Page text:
“I’m everything, but mainly gay,” the character (who takes to calling himself “Mary”) tells closeted actor Kurt Raab (Hary Prinz), the first collaborator to enter his orbit — and the one on whom the film puts the greatest demands. Most of the ensemble bear a fair resemblance to the actors they’re playing, both physically and in their mannerisms, like Hanna Schygulla stand-in Frida-Lovisa Hamann (identified here as “Martha”). Salem was too distinctive-looking a man to be easily matched, but Michael Klammer makes a striking Günther Kaufmann, the Black lover — and awkwardly stiff actor — whom Fassbinder continued to use (and abuse) until his final film, “Querelle.” That movie’s impressionistic lighting and hyper-artificial sets strongly influence “Enfant Terrible” DP Carl-Friedrich Koschnick (who also channels Xaver Schwarzenberger’s striking work on “Lola”) and production designer Oskar Roehler (going so far as to use hand-painted theatrical sets, like the recurring lobby/bar clearly inspired by “Beware of a Holy Whore”).
By eschewing realism in his aesthetic, Roehler can arguably get away with using the much-older Masucci in the lead role (a choice not unlike 60-something Willem Dafoe playing Vincent Van Gogh or Pier Paolo Pasolini), though it’s less than ideal, failing to represent how vulnerable Fassbinder could be early on. Instead, he appears here as a greasy, gut-thrusting slob from the get-go: Masucci semi-obscenely presents his stomach like a metaphorical phallus, wielding it proudly throughout, as when he challenges a jealous, switch-blade-wielding Salem with it at a bar. Even more distracting, the film serves up kitschy cameos by such contemporaries as Andy Warhol and Freddie Mercury.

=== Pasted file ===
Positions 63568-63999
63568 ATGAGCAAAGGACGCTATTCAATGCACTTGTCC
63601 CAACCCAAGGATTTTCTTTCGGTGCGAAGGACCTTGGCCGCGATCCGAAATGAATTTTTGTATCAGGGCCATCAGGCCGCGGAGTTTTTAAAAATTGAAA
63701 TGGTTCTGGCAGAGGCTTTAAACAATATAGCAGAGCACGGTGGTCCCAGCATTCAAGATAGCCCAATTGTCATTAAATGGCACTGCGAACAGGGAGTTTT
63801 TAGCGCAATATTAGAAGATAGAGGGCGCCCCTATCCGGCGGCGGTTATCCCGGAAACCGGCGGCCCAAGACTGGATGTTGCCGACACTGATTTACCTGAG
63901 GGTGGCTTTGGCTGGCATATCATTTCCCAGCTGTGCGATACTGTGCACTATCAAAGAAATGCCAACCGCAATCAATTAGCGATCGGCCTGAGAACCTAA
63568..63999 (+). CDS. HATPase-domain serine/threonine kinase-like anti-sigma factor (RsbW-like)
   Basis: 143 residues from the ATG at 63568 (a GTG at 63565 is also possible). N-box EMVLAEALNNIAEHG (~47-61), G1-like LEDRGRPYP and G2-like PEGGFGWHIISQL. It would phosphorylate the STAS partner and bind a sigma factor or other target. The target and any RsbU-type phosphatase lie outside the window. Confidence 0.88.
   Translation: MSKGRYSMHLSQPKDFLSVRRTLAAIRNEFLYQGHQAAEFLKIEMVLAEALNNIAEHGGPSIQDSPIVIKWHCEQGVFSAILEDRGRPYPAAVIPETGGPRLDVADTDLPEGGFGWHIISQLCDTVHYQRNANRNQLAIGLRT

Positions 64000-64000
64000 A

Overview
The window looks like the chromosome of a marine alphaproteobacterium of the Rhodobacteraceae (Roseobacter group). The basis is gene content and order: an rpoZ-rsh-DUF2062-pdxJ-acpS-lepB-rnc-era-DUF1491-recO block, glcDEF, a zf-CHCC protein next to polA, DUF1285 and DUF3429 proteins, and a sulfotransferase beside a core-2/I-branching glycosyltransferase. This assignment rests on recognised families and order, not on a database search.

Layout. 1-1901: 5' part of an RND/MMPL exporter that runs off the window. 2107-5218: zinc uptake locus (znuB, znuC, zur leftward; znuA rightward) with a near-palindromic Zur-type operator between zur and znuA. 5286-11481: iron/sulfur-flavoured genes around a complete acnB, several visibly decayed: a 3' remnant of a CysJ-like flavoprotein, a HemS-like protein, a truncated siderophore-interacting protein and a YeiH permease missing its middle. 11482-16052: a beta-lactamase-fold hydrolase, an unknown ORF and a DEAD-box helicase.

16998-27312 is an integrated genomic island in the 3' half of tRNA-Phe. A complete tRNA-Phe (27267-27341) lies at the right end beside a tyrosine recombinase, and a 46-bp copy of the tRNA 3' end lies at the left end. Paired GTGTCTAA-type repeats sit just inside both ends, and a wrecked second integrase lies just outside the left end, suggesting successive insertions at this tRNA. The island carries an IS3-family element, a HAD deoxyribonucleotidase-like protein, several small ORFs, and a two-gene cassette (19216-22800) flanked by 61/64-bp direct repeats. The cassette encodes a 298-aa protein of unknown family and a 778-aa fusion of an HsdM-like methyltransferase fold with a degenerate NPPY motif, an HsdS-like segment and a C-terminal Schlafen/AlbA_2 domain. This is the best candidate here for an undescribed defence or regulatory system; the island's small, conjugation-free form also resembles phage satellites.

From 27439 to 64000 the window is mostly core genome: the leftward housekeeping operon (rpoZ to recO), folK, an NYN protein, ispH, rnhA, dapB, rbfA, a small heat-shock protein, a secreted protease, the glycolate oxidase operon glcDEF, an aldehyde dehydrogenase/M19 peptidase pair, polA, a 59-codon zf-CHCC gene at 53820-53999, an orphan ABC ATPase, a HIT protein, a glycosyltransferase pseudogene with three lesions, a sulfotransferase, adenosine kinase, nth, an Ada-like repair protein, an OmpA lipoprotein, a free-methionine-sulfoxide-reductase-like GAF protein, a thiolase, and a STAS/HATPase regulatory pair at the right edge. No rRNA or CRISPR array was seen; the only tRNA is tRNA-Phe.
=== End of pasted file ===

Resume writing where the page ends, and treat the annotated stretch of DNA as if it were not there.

“Enfant Terrible” often depicts Fassbinder as a monster — which grows exhausting as the movie stretches well past the two-hour mark, spiraling into drug abuse and his ultimate self-destruction — but acknowledges how sensitive he was as well. Capable of crying in front of his own films, the director was known for being easily moved, represented here in a scene where he’s moved to (bitter) tears by a rejected transvestite. But he became increasingly flamboyant as his fame grew, dressing in leopard-print suits and snorting Tony Montana-size piles of cocaine.
Fueled by Cuba libres and barbiturates even while on set, Fassbinder was obviously a complicated personality, and that comes across loud and clear here, though the movie assumes that audiences share Roehler’s respect for the prolific auteur, and that’s a mistake. “Enfant Terrible” is filled with references to Fassbinder’s oeuvre, which should delight his fans but will fly right past most viewers, who’ll be left trying to contend with the enigma of why so many gifted people allowed themselves to be hurt and humiliated by him.
The man had much the same power over his circle that a cult leader does — and that’s been evident in the decades since his death, as the real-life people represented in this film publicly shared the stories that comprise it, invariably making excuses for Fassbinder’s behavior. Dense and ultimately more unpleasant than not, the movie concludes with this run-amok tyrant lying dead and alone, as so many biopic subjects do — but the story didn’t end there, as so many RWF doc portraits reveal, even if there’s no easy way to depict how his company forgave his antics and upheld his legend.